UH News

University Hospitals Rainbow Babies & Children’s Hospital and Safe Kids Greater Cleveland Want Everyone to Have a Fun, Safe Fourth of July Celebration

Friday, June 28, 2013

Cleveland, OH – Fourth of July is a time for celebration across the country, and here in Greater Cleveland fireworks and sparklers are a crowd pleaser every year. Whether it is a professional show at a park or a small backyard display, fireworks are exciting to watch—but they can also be very dangerous.

The U.S. Consumer Product Safety Commission (CPSC) reports that during the 2010 fireworks season—from mid June until mid July—8,600 consumers were treated in emergency rooms due to injuries from fireworks. More than 3,400 of these injuries occurred to children aged 5 to 14 years old. The majority of injuries due to fireworks, around 70 percent, occurred during the firework season.

“Don’t let children play around ground or aerial firework displays. Since these types of fireworks are the most elaborate, they will be attractive to children, but they are also the most dangerous,” says Dr. Anthony DeRoss, Pediatric Surgeon and Medical Director of the Level 1 Pediatric Trauma Center at University Hospitals Rainbow Babies & Children’s Hospital. “As in any activity, keep children under active supervision—in sight and in reach at all times—when you are near fireworks.”

The vivid lights and colors make sparklers a favorite 4th of July activity for many children. Unfortunately, sparklers can cause serious burns and injuries if not handled properly. Sparklers account for one-third of firework injuries to children less than five years old.

“If you choose to let your children play with sparklers, show them how to hold sparklers away from their bodies, at arm’s length, and hold at the bottom,” says Dr. DeRoss. “Even with the proper instructions, fireworks can be dangerous. Remember to teach children what to do if their clothing catches on fire—stop, drop and roll—and how to call 911 in the event of an emergency.”

In addition to posing a burn risk, fireworks also contain dangerous chemicals that can be very harmful to children, according to the American Association of Poison Control Centers. Make sure fireworks are out of the reach of children. Fireworks come in bright, colorful packages and can look like candy to a child. If you are concerned that someone may have eaten or swallowed fireworks, contact the Northern Ohio Poison Control Center at 1.800.222.1222.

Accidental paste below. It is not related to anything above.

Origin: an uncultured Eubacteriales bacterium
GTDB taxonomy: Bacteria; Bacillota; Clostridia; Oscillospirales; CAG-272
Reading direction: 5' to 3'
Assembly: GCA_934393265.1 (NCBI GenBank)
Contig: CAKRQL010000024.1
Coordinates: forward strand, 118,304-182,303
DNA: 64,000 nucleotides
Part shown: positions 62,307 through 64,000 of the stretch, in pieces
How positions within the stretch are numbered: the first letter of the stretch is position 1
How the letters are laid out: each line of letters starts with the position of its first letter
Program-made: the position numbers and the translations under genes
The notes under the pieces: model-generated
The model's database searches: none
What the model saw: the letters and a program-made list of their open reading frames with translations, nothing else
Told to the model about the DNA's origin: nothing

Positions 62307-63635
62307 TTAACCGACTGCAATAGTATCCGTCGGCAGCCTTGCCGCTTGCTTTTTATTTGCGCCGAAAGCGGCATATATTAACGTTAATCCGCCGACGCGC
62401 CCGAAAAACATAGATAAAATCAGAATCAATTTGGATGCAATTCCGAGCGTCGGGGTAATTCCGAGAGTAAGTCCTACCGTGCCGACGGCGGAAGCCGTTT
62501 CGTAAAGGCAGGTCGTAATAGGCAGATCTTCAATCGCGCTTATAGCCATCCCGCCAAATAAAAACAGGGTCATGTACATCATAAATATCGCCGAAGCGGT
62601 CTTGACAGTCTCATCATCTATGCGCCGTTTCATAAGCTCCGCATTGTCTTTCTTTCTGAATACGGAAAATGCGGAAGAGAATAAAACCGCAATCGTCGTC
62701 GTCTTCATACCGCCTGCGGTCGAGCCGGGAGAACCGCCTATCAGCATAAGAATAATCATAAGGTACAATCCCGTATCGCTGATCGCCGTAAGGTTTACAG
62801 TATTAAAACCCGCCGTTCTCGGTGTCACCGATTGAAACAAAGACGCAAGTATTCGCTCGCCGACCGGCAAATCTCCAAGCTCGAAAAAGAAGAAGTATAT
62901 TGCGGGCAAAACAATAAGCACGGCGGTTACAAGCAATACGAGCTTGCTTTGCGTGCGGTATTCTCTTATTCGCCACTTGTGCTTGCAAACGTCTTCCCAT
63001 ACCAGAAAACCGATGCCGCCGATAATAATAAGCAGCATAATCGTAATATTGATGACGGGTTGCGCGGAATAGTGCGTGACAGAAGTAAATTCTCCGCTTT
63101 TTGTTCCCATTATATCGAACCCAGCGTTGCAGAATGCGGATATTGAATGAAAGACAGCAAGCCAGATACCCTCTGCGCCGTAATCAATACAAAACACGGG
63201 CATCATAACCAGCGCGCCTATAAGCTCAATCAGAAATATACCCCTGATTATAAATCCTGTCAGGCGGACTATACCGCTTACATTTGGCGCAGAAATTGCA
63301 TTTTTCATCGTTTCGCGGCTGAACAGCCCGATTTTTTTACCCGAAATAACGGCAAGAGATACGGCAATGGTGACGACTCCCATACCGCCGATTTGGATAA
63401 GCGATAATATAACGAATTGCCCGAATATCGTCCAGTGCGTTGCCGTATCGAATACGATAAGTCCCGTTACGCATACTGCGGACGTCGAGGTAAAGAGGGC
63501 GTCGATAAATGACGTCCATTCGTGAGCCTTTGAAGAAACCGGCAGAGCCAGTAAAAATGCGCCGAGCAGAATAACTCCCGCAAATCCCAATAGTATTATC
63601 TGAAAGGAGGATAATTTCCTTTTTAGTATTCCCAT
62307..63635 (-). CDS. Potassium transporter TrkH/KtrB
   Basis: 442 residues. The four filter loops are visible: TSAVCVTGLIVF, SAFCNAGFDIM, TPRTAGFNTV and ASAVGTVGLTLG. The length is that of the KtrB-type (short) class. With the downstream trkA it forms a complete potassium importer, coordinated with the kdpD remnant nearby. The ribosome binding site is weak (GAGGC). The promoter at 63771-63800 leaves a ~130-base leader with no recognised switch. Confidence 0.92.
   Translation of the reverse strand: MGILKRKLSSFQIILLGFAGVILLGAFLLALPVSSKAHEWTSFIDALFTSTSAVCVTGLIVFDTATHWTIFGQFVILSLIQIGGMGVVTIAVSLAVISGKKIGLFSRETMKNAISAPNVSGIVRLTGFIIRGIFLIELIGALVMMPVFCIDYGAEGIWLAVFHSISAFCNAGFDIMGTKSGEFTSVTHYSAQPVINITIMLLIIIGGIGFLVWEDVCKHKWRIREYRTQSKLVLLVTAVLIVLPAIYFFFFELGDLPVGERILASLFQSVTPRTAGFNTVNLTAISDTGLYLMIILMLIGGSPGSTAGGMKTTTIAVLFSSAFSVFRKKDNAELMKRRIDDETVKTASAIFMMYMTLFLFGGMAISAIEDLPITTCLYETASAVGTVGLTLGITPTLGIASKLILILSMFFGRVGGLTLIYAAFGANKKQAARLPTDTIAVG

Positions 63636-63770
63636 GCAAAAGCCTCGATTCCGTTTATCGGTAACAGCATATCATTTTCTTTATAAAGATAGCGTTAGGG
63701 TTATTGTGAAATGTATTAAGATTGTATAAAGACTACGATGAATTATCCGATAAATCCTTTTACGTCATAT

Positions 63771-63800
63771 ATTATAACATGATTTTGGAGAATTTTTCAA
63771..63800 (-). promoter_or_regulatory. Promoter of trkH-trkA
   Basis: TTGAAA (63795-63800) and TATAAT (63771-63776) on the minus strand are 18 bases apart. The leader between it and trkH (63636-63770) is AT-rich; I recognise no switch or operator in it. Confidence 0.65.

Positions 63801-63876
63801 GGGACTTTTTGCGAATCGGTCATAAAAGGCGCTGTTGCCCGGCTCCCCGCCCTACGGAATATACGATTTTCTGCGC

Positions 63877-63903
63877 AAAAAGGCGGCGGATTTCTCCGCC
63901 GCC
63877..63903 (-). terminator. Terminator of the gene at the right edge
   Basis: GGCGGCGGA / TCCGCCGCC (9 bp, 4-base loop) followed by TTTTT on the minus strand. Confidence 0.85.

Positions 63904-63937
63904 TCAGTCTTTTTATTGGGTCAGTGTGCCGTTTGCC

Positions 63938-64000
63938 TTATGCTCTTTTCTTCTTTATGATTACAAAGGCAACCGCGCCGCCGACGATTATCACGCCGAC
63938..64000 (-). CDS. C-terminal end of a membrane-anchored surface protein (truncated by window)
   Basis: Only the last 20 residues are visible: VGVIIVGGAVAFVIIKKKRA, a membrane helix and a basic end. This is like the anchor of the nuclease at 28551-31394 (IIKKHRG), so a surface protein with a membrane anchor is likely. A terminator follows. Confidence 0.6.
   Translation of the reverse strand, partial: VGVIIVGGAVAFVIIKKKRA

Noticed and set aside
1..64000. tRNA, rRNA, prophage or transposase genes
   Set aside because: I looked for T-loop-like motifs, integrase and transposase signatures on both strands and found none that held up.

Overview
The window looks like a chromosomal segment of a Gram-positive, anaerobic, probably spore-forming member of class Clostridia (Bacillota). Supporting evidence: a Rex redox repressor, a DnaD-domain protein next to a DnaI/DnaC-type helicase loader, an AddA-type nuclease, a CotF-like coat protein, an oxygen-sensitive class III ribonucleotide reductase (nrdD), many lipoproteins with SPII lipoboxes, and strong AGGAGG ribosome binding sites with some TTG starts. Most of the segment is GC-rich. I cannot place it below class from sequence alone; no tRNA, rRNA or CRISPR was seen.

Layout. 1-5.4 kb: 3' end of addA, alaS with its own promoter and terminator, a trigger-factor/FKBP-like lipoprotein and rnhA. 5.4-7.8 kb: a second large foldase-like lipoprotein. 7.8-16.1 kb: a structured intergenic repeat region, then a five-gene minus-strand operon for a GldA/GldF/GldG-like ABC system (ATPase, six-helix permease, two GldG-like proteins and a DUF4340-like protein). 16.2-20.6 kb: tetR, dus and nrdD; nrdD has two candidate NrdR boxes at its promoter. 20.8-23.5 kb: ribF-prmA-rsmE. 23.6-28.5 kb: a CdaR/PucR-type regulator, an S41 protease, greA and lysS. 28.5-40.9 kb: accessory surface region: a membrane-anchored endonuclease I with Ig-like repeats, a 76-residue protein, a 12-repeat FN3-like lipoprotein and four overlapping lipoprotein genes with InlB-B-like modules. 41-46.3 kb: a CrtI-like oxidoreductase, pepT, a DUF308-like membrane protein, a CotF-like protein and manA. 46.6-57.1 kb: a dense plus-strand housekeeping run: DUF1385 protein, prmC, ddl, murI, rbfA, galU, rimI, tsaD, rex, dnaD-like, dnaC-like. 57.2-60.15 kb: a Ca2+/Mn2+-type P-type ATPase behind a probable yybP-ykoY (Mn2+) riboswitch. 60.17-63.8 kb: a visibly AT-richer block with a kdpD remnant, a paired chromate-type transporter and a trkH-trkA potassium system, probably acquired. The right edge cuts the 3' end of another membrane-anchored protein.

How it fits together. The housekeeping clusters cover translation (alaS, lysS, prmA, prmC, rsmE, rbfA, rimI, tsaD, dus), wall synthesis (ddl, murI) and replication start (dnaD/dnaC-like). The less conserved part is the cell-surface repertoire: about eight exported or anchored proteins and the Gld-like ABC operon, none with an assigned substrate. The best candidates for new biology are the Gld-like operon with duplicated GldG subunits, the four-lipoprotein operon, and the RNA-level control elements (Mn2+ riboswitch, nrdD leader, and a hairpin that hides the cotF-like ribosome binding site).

The only types of fireworks that can be legally purchased and discharged in Ohio are trick and novelty fireworks; however, some local communities have passed ordinances that prevent these from being sold or used. Trick and novelty fireworks include items that smoke, sparkle, snap and snake. For those who choose to have a family fireworks display using these legal fireworks, the State Fire Marshal’s Office encourages people to follow some important safety tips:

  • Handle and discharge trick and novelty devices only under adult supervision.
  • Appoint one adult to be in charge. This person should know the hazards of each type of firework being used.
  • Carefully read and follow the label directions on the trick and novelty device packaging.
  • Light only one sparkler at a time and hold it away from your body and other people.
  • Sparkler wires, which can burn up to 1800 degrees, should immediately be placed in a bucket of water to avoid injury as they remain hot for a few minutes after burnout.
  • If someone gets burned, run cool water over the wound for two or three minutes and seek medical attention when necessary.

“Having a fireworks display in your backyard may seem like a entertaining way to celebrate the Fourth of July, but it can be more dangerous than fun,” says Dr. DeRoss. “The safest way to enjoy fireworks is to watch them at a community event where professionals handle them.”

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